June 8th is World Oceans Day

While this is sponsored by NOAA, the UN and many other agencies, it is oddly not celebrated here in the Salish Sea. Only a couple of minor events are happening, according to their event calendar. Given the huge amount of work being done here, maybe next year we can see a greater uptake in public awareness on this event.

Want to do something to celebrate? Here’s a short list.

  • Take a child to the Port Townsend Marine Science Center
  • Take a child to the Feiro Marine Life Center in Port Angeles.
  • Go to any beach with a bag and collect garbage. You’ll find some.

Heck, Kilmer launch new caucus to support Puget Sound priorities

It’s gratifying to see that newly elected Derek Kilmer (who represents the Peninsula in the House), has stepped up and is attempting to take on the mantle of serious oversight on Puget Sound issues. Given the recent findings that sediment in the Central Sound has been getting more polluted rather than less, it’s time to aggressively change the game plan. Having met with Representative Kilmer at length not long ago, it was my impression that he is a ‘wonk’ very able to understand the complexities of issues. We will find out how much ability he has to deliver solutions, especially in a deeply divided and uncompromising House in WA DC.
Press Release from the Puget Sound Partnership
Reps. Denny Heck and Derek Kilmer stepped up as Puget Sound protectors yesterday by announcing that they are co-founding the Congressional Puget Sound Recovery Caucus, devoted exclusively to promoting Puget Sound cleanup efforts. For the immediate future, the caucus work will focus on promoting the three recovery priorities, as identified in the Puget Sound Action Agenda: preventing pollution from urban stormwater runoff, protecting and restoring habitat, and restoring and re-opening shellfish beds. Reps. Jim McDermott, Adam Smith, Rick Larsen and Suzan DelBene have signed up as charter members. We appreciate the leadership and support these Members of Congress are providing for addressing the region’s highest priorities to restore and protect the Sound.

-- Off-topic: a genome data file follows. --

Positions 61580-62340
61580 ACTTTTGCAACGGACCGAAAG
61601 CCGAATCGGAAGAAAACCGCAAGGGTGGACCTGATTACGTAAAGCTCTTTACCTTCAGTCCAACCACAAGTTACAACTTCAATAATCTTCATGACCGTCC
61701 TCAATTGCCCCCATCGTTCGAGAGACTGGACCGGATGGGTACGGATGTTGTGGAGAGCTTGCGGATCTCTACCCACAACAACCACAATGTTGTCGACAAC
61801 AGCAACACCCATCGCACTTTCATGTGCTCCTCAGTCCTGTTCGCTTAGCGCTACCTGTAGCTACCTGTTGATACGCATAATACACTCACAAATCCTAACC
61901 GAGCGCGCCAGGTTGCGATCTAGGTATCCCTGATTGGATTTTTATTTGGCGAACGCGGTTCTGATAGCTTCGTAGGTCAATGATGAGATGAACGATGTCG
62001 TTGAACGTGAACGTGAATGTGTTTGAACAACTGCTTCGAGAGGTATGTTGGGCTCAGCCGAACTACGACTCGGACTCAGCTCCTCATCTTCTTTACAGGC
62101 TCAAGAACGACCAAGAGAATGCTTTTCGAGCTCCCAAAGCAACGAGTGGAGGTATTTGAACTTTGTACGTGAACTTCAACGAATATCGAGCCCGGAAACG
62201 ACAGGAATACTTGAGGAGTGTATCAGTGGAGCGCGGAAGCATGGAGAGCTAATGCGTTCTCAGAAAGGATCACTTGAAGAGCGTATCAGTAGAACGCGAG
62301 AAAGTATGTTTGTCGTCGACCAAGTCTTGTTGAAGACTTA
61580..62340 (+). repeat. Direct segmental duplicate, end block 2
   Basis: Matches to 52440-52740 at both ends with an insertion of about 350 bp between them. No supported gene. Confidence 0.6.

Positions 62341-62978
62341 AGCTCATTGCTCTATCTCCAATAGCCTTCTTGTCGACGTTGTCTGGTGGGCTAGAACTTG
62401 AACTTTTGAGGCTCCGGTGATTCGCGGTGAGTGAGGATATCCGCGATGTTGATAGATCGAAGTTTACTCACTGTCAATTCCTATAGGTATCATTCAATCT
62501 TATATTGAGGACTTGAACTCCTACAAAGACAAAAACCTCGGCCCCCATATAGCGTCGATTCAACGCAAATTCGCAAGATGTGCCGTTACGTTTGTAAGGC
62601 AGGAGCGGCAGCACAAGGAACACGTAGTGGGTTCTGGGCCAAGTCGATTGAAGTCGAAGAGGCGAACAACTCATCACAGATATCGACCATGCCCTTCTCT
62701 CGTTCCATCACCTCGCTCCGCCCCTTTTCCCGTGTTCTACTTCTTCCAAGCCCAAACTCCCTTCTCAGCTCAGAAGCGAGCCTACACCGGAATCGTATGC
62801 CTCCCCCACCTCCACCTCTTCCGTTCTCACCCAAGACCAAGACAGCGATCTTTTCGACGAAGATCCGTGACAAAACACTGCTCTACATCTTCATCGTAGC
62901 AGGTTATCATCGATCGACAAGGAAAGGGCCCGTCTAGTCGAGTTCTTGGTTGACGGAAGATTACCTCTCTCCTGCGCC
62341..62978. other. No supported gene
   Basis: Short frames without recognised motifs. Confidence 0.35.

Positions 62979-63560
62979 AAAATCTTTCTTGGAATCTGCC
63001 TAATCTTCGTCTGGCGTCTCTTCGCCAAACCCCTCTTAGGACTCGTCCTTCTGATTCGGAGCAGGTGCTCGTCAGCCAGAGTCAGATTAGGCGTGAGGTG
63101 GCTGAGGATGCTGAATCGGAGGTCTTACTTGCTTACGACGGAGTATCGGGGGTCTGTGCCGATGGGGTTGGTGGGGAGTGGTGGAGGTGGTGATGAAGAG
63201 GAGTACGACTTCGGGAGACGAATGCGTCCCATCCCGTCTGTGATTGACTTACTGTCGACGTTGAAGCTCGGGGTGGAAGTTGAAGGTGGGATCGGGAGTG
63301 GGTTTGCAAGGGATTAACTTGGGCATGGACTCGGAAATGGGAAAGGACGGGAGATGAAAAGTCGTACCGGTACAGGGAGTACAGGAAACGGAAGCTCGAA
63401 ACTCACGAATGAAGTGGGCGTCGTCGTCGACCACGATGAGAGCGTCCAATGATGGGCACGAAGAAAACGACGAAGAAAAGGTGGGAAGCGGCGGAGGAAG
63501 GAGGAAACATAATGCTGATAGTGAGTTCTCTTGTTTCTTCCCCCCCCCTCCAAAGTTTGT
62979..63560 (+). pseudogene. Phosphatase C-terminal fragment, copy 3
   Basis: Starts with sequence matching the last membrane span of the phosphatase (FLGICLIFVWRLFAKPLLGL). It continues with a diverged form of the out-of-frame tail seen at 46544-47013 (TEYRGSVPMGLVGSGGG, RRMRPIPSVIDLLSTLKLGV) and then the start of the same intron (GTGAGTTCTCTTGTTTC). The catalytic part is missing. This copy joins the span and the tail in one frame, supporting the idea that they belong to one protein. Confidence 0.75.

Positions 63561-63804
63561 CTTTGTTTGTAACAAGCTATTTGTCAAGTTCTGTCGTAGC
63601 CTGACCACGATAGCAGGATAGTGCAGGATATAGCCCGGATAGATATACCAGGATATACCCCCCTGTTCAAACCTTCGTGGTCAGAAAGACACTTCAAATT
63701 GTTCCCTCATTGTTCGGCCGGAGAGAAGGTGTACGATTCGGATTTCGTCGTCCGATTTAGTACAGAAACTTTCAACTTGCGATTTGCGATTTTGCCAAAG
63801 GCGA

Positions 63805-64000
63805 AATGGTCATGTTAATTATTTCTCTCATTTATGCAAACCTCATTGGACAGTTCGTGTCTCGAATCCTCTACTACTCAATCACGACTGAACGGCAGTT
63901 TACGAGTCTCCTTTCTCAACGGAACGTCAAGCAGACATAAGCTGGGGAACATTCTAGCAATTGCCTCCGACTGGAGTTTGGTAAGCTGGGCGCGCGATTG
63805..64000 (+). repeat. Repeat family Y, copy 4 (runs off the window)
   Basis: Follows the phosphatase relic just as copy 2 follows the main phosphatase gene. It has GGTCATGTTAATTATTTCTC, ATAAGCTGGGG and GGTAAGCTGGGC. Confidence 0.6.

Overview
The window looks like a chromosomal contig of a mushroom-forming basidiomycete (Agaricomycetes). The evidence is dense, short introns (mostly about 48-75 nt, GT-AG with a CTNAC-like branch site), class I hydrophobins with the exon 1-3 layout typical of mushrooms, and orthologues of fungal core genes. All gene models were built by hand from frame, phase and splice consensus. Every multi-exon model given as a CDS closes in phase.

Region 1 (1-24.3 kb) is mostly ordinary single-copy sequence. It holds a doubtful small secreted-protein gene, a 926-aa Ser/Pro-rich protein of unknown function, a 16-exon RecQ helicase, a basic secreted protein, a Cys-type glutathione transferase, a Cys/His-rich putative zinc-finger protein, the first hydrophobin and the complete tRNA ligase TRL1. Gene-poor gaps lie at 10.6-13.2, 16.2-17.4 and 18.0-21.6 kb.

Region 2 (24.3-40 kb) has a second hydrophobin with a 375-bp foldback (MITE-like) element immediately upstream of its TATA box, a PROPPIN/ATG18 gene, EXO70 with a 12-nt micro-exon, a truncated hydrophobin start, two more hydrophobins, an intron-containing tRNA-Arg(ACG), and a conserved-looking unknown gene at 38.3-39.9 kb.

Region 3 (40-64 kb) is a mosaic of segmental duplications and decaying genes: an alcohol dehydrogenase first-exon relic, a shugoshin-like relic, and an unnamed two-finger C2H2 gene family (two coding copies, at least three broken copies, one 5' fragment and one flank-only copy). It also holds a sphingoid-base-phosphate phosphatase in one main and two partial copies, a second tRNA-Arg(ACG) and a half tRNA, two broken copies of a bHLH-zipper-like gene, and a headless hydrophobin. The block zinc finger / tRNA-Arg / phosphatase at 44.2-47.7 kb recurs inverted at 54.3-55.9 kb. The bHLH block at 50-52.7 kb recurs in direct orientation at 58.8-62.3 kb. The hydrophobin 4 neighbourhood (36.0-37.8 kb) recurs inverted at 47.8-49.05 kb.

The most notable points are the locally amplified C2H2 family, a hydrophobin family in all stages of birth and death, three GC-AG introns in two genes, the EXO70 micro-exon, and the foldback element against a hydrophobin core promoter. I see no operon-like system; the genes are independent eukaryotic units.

Kilmer’s news release:
Heck’s news release:

Snowpack for Olympics is great going into summer

The snowpack depth in the Olympic Peninsula as we head into summer is excellent. On May 1st, the last month until next November  that the snowpack is measured, showed that we were 103% of normal for  the year. This is still below last years snowpack but dramatically above the snowpack experienced in 2005, when the pack was only at 25% of normal. In 2006, the Makah Tribe ran very low on water supplies in their reservoirs  All measurements for the Cascades are also above normal. This is in contrast with drought conditions continuing across approx 60% of the country and especially  the southwest and central Rockies. Severe to execptionally severe drought (the highest level measured), continues to plague key farming areas from California to the Central Plains. Costs last year to farming were estimated to be between $50 and 200 B, which is higher than the estimated damage of Hurricane Sandy, according to the Center for Investigative Reporting

Given concerns about global warming, the understanding is that many areas will continue to experience wild weather swings,  storms with increased strength (as Oklahoma hurricanes  and Hurricane Sandy have shown recently, along with historic flooding in Texas) and prolongued drought. The drought of last year was epic, on a scale of the Dustbowl of the Great Depression. This year is expected to be close if not worse.

In the Northwest, we seem to be beneficiares of a pocket of ‘good’ weather. As global temperatures continure to rise, with little sign of a downturn in the trend (the trend is variable, as are most trends).